Standing-room-only crowd discusses proposed aquatics/community center


A standing-room-only crowd filled the council chambers of Mountain Home city hall Tuesday evening to discuss the pros and cons of a proposed aquatics and community center for McCabe Park.
Members of the city council and Mayor Hillrey Adams spent over two-and-a-half hours hearing public comments from a crowd that varied from senior citizens to children who accompanied their parents.Among those opposing the plan, questions included why a sales tax would be utilized instead of a property tax; why the county was not involved in the project; and what the true cost of the facility would be.Mayor Adams says he feels the meeting provided some eye-opening information.


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Some attendees questioned the scope of the plan and why it would not be built in phases. A representative of the engineering firm says the importance of building the facility at once eliminates cost concerns and engineering issues. If constructed in phases, the buildings and features would not connect according to the design and would push costs higher.

For Adams, building the facility at one time will provide a wider benefit to citizens of Mountain Home.


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The majority of the crowd appeared to be in favor of the complex. Among the details discussed by several health professionals who attended the meeting were the benefits of exercise. In addition to the indoor and therapy pools, a fitness area would be included.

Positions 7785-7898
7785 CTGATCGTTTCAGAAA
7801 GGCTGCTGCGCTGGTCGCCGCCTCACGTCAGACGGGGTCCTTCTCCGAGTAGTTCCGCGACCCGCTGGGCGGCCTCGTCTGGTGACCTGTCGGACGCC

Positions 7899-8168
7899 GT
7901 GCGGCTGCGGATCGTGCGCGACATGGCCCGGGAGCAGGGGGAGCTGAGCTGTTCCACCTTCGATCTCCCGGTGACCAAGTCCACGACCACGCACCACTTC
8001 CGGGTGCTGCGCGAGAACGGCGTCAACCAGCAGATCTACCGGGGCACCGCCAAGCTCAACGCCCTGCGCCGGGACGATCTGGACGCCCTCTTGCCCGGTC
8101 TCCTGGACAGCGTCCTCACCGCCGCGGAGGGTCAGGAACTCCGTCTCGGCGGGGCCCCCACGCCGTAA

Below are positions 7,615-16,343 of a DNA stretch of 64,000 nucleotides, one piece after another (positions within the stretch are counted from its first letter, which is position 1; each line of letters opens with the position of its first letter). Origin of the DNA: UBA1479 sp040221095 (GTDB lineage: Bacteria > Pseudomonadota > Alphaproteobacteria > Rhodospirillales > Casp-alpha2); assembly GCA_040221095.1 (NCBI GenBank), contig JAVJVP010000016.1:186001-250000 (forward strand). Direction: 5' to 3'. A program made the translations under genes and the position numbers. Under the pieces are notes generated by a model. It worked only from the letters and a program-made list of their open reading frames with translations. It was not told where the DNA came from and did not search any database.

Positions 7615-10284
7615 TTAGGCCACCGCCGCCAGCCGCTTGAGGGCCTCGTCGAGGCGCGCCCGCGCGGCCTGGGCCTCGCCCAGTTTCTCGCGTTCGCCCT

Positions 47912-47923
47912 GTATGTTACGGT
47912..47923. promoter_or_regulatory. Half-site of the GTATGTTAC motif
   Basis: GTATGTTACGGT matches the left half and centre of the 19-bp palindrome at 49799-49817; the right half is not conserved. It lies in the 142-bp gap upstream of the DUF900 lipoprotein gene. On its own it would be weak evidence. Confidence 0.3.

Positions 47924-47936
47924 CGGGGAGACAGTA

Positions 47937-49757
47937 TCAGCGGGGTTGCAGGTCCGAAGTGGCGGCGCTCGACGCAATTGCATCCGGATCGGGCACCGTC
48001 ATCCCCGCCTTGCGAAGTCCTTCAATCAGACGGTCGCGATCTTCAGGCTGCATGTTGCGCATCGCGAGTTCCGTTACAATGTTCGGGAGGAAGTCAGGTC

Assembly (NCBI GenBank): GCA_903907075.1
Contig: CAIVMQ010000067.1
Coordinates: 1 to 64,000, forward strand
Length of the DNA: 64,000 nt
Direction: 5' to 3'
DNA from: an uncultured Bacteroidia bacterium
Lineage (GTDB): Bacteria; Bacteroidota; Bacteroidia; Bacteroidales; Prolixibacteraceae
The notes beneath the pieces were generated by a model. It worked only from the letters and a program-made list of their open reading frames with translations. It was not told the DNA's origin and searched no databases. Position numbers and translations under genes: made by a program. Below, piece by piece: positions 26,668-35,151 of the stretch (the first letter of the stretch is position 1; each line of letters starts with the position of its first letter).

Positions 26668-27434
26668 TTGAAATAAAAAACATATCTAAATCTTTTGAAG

One concerned mother expressed her concern over a lack of facilities in Mountain Home serving all citizens. Currently, the city has a youth center and senior center at Cooper Park, but no area serving all citizens in between, or allowing interaction with seniors and children.

That point hit home with Adams, who says those issues are addressed in the proposal.


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One speaker at the hearing felt she needed more information before she could make an informed decision on the proposal. The small business owner said all her clients had talked about for the last week was the project, but many felt that did not know enough about the details.

More public meetings will be announced according to Adams to provide further information on the proposal, as it is adjusted to address feedback.


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Adams on the next steps for the proposal.


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A group of community leaders traveled to both Heber Springs and Batesville on Wednesday to view similar recently completed projects. The fact-finding mission is intended to give the public a glimpse into the projects, including how the facilities operate and the impact they have on their communities.

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